Breathless but driven by boundless energy, film producer Nick Barton leads his guest down a narrow gulley enclosed on both sides by ancient rock formations.
“I want to show you something that you won’t have seen before,” he says. At journey’s end is a paradisiacal view across a stunning, lily pad-covered lake. It’s a timeless scene, and one that provides the backdrop to a classic tale of adventure and youthful exuberance.
“It looks like something out of Raiders Of The Lost Ark.” Barton points to the track running into the little gorge. “All of this behind you is real. All of this down here…” – he waves his hand towards the rocks – “…is what we built.”
His poker face adds to the plausibility factor. Then it breaks into an enormous grin. “No, it’s all real! In America, Disney or Warner Bros would recreate this, wouldn’t they? You can’t deny that this has a magic. It is extraordinary.”
It’s so quiet that the only sounds to be heard are made by nature. Progress, as represented by man and his machines, seems to belong to another world. The landscape that has so captured Barton’s imagination is Plumpton Rocks near Knaresborough. And on this hot August day in 2015 filming is taking place in a sun-dappled glade for a new screen version of Swallows and Amazons, based on the beloved novel by Leeds-born Arthur Ransome.
The beauty spot was among those suggested by Screen Yorkshire, a vital funding partner along with the BBC and the British Film Institute. Haworth and Heptonstall were also key locations. Of the eight-week shoot, almost half was in the Broad Acres. It’s picture postcard Yorkshire at its best. Best known as being one of the team behind Calendar Girls, Nick Barton has been producing films and television series since the 1980s, and commercials since 1969. He chooses his projects carefully, possessing that mix of patience and tenacity that marks out many filmmakers.
But he admits that Ransome’s book has been something of an obsession ever since he read it as a 12-year-old living in South Africa in the Sixties. In 1992 he bought his own boat. In 2007 he commissioned Andrea Gibb to write a script and secured the rights to the book from the Ransome estate.
“I’ve always thought that there’s a market for this film,” he asserts, “because it’s children having an adventure on their own without adults.
“They sail to an island by themselves; they’re in charge of their survival and their destiny. It’s a great story. Also nearly a million people sail in the UK and most of them sail because of one book that they read when they were kids: Swallows and Amazons. Movies like Paddington have shown that there is an appetite for a family film that isn’t a big Hollywood blockbuster. Our audience will run from five or six years old right through to their parents and grandparents.”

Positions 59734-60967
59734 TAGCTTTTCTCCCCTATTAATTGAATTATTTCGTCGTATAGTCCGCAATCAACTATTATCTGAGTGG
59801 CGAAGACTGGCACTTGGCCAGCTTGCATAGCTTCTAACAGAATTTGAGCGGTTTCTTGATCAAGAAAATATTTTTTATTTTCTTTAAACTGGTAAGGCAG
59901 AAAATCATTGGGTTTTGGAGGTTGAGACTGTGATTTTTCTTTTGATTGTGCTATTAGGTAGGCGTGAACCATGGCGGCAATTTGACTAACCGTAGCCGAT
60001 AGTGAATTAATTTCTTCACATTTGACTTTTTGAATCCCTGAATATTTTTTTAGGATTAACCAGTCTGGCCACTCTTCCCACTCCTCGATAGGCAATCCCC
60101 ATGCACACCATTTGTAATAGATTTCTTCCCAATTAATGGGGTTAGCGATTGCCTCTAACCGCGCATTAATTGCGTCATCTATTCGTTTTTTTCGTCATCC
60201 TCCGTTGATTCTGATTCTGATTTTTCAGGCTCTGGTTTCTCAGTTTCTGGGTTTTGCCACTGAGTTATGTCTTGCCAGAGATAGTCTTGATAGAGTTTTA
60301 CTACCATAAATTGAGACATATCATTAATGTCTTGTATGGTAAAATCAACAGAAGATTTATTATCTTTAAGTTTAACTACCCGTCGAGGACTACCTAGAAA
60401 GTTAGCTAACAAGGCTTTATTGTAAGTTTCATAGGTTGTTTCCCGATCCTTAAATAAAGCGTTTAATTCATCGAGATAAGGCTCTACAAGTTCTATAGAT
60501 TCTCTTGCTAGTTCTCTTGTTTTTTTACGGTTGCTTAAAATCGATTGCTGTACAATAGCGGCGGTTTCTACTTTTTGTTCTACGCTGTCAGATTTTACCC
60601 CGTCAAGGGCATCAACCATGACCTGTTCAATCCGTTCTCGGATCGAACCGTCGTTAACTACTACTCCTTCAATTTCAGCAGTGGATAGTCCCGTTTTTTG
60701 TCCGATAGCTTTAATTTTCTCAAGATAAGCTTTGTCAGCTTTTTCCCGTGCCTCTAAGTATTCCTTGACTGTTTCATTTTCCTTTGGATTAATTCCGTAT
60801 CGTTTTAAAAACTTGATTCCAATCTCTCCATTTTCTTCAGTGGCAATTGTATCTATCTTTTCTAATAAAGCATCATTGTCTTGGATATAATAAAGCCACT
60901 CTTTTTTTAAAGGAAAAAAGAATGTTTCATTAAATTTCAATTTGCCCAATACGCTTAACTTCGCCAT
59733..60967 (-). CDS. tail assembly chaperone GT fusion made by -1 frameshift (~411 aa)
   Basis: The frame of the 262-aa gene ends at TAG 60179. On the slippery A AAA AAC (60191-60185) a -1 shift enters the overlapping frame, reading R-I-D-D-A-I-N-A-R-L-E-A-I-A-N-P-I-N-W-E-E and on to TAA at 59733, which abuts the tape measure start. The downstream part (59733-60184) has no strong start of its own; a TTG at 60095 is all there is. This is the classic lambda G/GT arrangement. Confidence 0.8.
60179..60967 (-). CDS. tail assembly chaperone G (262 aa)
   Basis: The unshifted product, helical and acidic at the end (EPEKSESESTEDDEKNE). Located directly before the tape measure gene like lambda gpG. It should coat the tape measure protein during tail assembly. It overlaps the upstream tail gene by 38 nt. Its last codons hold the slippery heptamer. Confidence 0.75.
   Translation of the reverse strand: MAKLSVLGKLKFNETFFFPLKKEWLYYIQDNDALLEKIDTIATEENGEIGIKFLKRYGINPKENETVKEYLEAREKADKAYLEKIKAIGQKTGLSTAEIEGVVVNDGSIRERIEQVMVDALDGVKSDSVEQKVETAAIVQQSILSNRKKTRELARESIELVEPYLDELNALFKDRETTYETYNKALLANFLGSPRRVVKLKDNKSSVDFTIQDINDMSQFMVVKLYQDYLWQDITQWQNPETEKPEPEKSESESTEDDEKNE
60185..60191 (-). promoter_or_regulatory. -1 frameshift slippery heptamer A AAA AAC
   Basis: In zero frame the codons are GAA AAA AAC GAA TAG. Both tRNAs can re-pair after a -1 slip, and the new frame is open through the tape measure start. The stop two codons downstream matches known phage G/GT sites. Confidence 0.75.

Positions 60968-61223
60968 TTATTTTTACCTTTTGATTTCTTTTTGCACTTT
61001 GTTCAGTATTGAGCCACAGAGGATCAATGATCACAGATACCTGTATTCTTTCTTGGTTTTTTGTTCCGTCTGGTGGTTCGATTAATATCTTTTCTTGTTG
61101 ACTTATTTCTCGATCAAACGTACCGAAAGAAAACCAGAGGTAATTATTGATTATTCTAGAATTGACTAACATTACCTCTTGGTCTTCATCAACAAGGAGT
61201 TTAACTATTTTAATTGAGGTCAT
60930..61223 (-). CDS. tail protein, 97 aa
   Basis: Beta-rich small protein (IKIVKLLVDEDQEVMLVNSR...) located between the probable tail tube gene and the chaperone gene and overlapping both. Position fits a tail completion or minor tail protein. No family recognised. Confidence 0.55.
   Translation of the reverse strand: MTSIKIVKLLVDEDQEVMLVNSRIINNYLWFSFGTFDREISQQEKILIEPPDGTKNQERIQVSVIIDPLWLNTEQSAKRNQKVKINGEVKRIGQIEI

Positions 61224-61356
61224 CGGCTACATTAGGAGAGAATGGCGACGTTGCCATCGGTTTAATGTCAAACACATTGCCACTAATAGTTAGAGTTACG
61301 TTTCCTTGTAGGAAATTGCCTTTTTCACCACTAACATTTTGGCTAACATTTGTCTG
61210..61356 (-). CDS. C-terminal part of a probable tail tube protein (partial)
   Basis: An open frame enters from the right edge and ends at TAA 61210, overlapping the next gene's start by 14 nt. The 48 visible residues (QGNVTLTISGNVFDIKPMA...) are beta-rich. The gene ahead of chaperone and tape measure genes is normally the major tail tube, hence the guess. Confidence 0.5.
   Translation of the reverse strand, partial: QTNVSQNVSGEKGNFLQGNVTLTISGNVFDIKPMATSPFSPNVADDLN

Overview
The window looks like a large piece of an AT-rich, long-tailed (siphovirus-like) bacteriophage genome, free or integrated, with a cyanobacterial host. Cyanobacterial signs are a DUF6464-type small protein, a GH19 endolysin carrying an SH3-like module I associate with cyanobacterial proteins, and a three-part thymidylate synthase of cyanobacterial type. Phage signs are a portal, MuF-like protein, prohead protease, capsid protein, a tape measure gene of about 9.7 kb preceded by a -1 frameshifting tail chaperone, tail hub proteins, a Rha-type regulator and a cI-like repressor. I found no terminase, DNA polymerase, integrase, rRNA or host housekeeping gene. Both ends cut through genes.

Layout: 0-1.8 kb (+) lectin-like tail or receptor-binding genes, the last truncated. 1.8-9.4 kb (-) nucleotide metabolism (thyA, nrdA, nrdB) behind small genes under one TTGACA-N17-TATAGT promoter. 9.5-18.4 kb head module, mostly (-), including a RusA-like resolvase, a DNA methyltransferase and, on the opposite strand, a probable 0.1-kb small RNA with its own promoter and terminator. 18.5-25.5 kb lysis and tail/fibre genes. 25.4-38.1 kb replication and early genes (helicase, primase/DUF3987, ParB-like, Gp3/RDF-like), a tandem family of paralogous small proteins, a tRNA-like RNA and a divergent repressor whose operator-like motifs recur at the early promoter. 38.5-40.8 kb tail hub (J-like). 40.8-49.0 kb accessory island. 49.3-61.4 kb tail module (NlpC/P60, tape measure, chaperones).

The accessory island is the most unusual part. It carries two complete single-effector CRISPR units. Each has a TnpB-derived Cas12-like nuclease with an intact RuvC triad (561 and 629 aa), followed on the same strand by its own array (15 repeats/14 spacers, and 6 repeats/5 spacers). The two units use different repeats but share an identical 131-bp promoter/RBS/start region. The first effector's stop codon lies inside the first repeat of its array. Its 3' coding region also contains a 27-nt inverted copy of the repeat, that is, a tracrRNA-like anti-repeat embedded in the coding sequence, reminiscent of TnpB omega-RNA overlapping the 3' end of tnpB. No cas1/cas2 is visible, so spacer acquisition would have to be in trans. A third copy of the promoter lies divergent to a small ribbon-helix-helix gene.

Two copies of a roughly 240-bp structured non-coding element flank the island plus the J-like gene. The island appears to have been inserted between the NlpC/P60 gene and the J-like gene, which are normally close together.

Ransome’s book, set in 1929 and published a year later, chronicles the experiences of the Walker children, two boys and two girls on holiday in the Lake District. In a sailing dinghy called the Swallow, John, Susan, Titty and Roger embark on their exploration of the lake and the island at its centre. They soon find rivals for their kingdom in the form of Nancy and Peggy Blackett and their boat, the Amazon. War is declared...
The two groups come together to deal with Jim Turner, the Amazons’ taciturn uncle, living an isolated life in his boat away from his nieces and polite society. There is evidence that Turner – played in the film by Rafe Spall – was based on Ransome himself, a former foreign correspondent with sympathies for the Bolsheviks who was also a spy for MI5. An espionage element finds its way into the new film. It’s one of two changes that could potentially alienate purists, the other being the change of the name “Titty” to “Tatty”.
“There was a view amongst us, the BBC and the BFI that ‘Titty’ might be difficult for some territories, like America,” says Barton. “We talked to the Ransome trustees about it before we made a decision. Titty was a nickname for a girl called Mavis, who was from a real family. She was called TittyMouse.
“I was nervous about asking and they were very good. They understood that times have changed. There was a recent BBC version where her name was changed to Kitty. We felt we couldn’t really call her Mavis, so Tatty it became.”